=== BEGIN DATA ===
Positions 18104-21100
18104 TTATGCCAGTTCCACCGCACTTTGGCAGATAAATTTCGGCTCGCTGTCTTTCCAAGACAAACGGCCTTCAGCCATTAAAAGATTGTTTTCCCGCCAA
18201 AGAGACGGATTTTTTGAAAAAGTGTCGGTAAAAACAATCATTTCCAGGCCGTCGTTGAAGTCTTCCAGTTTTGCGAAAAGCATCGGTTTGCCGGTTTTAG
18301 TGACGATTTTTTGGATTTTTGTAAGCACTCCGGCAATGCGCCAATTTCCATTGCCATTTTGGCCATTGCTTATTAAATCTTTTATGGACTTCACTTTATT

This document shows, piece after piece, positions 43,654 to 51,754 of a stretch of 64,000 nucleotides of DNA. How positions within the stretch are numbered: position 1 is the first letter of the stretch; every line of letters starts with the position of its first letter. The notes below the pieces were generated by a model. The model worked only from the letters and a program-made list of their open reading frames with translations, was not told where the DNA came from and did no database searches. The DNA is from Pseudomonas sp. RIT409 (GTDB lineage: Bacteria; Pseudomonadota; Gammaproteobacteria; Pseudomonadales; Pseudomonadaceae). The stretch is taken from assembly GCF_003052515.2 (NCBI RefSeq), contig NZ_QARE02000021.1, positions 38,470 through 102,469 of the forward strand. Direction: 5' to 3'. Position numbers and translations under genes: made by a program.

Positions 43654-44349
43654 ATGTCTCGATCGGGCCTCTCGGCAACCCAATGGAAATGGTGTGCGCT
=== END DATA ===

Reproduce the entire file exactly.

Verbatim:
Positions 18104-21100
18104 TTATGCCAGTTCCACCGCACTTTGGCAGATAAATTTCGGCTCGCTGTCTTTCCAAGACAAACGGCCTTCAGCCATTAAAAGATTGTTTTCCCGCCAA
18201 AGAGACGGATTTTTTGAAAAAGTGTCGGTAAAAACAATCATTTCCAGGCCGTCGTTGAAGTCTTCCAGTTTTGCGAAAAGCATCGGTTTGCCGGTTTTAG
18301 TGACGATTTTTTGGATTTTTGTAAGCACTCCGGCAATGCGCCAATTTCCATTGCCATTTTGGCCATTGCTTATTAAATCTTTTATGGACTTCACTTTATT

This document shows, piece after piece, positions 43,654 to 51,754 of a stretch of 64,000 nucleotides of DNA. How positions within the stretch are numbered: position 1 is the first letter of the stretch; every line of letters starts with the position of its first letter. The notes below the pieces were generated by a model. The model worked only from the letters and a program-made list of their open reading frames with translations, was not told where the DNA came from and did no database searches. The DNA is from Pseudomonas sp. RIT409 (GTDB lineage: Bacteria; Pseudomonadota; Gammaproteobacteria; Pseudomonadales; Pseudomonadaceae). The stretch is taken from assembly GCF_003052515.2 (NCBI RefSeq), contig NZ_QARE02000021.1, positions 38,470 through 102,469 of the forward strand. Direction: 5' to 3'. Position numbers and translations under genes: made by a program.

Positions 43654-44349
43654 ATGTCTCGATCGGGCCTCTCGGCAACCCAATGGAAATGGTGTGCGCT